Test drives are fundamental to car dealership operations, and from the customer’s point of view they are a great touch point to experience everything a car has to offer, but according to a recent Maritz Research study 11.4% of car buyers didn’t test drive their car before buying it.
Chris Travell, vice president of strategic consulting for Maritz Research says, “This may sound like heresy but some people really don’t care. About 1 in 10 Americans we identify as being “purely pragmatic” which means a car is a very good thing for getting me from ‘a to b’ and that’s about it. Because of this, it’s easy to see why they wouldn’t take it for a test drive.”
How Important are Test Drives
- Very Influential 52%
- Somewhat Influential 28%
- Not Very 9%
- Did Not Test Drive 11%
The study also heard from buyers who seriously considered another vehicle. Of those customers, 38% did not test drive the other vehicle even though it was at the top of their shopping list.
Buyers Who Test Drove The Vehicle They Most Considered
- Yes 62%
- No 38%
Given the investment associated with a new car, Travell adds, “It’s amazing that over 1 in 10 American buyers don’t take their model for a test drive prior to buying.” Why? One of the principal reasons is complacency. If you are coming out of the same brand/model, you may assume that it drives the same. According to Travell, “This is unwise since the average American has been out of the car market for 6.5 years. There have been huge advances in technology, vehicle design, ride and handling. It’s in the customer’s best interest to experience all that new car has to offer. It’s also in the dealership’s best interest to do everything possible to encourage test drives for these same reasons. The car the customer bought six or seven years ago is very different from the car they can buy in 2012.”
Did you use the internet in shopping for a new vehicle?
- Yes 78%
- No 22%
How did you use the internet?
- Visit a manufacturer site 91%
- Visit a dealer site 91%
- Visit a 3rd party site 34%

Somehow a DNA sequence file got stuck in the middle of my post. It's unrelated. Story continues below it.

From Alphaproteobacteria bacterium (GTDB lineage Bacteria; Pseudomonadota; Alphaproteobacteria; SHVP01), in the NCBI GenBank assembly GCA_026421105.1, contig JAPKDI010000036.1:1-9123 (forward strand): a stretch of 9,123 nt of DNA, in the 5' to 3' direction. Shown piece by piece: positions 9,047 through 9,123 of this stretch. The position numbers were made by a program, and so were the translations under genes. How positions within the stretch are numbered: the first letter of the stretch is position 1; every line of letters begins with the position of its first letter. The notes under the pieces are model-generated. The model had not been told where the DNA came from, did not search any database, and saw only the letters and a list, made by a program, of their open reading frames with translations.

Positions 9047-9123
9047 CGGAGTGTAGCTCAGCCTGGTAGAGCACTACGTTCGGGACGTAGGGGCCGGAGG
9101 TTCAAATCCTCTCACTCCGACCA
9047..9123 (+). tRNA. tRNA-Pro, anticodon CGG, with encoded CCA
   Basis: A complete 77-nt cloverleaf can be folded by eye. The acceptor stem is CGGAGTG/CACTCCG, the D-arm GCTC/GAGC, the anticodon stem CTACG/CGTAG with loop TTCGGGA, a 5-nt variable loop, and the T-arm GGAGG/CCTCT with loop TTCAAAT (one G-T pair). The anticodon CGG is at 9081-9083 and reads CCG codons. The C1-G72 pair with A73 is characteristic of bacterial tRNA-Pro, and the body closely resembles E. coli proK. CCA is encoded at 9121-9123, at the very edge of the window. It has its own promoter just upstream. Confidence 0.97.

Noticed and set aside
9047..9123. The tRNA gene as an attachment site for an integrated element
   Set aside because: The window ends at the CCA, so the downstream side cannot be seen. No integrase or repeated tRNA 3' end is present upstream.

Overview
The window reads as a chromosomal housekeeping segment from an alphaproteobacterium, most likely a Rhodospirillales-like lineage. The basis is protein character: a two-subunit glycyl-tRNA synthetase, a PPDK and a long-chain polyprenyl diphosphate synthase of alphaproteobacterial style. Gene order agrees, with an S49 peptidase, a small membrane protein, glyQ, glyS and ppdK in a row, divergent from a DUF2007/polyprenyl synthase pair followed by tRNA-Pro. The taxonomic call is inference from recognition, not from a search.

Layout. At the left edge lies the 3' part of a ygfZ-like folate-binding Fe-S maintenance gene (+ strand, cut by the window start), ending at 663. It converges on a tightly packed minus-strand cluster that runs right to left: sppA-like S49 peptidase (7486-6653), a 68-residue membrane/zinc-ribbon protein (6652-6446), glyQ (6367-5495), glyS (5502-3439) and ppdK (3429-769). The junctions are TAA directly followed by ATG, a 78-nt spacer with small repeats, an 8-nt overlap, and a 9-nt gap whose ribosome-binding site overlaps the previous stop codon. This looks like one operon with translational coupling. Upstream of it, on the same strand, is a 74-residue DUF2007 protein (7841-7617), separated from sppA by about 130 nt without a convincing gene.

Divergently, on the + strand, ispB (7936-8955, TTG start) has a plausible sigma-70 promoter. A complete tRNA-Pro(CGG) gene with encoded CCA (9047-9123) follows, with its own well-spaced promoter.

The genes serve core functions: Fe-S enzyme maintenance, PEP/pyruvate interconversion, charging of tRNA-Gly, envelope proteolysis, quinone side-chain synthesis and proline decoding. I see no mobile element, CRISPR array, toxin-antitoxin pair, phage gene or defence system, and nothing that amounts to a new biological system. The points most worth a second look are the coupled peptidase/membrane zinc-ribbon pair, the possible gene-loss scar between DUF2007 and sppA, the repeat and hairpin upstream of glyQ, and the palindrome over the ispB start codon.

- Obtain vehicle pricing information via the Internet 62%
- Shop for credit/financing via the internet 9%
- Apply for credit/financing via the internet 6%
- Visit website to obtain necessary information 32%
- Request a price quote for a vehicle via the internet 27%
- Correspond with dealer or manufacturer via email prior to purchase 28%
- Visit a social media site 5%
- Request a brochure 8%
- Set up a test drive 10%
- Visit a manufacturer’s finance company site 4%
For the manufacturers and dealers, there’s a large opportunity to get customers into a test drive during the shopping process, since nearly 4 out of 10 customers don’t take their most considered vehicle out for a test drive. Again, anything that can be done to encourage test drives when the customer is in the dealership and even before they enter the dealership should be encouraged.
One area that is emerging in importance is the desire for customers to arrange for a test drive over the Internet. Practically, this has serious implications for the dealer. Who is looking after monitoring the test drive inquiries that come through over the Internet? Who is managing when the customer is coming in to ensure the desired vehicle (and salesperson) is available for the test drive? A dealer obviously does not want the customer to show up and nobody knew they were coming.
Methodology of Study
The Test Drive Study collected responses from 80,219 customers who acquired a 2012 model year vehicle
It’s part of an ongoing study conducted by Maritz Research that collects market information on a monthly basis
Data for this particular analysis is from customers who purchased or leased a vehicle in the October 2011 to February 2012 time frame
This test drive study was featured in Chris Travell’s blog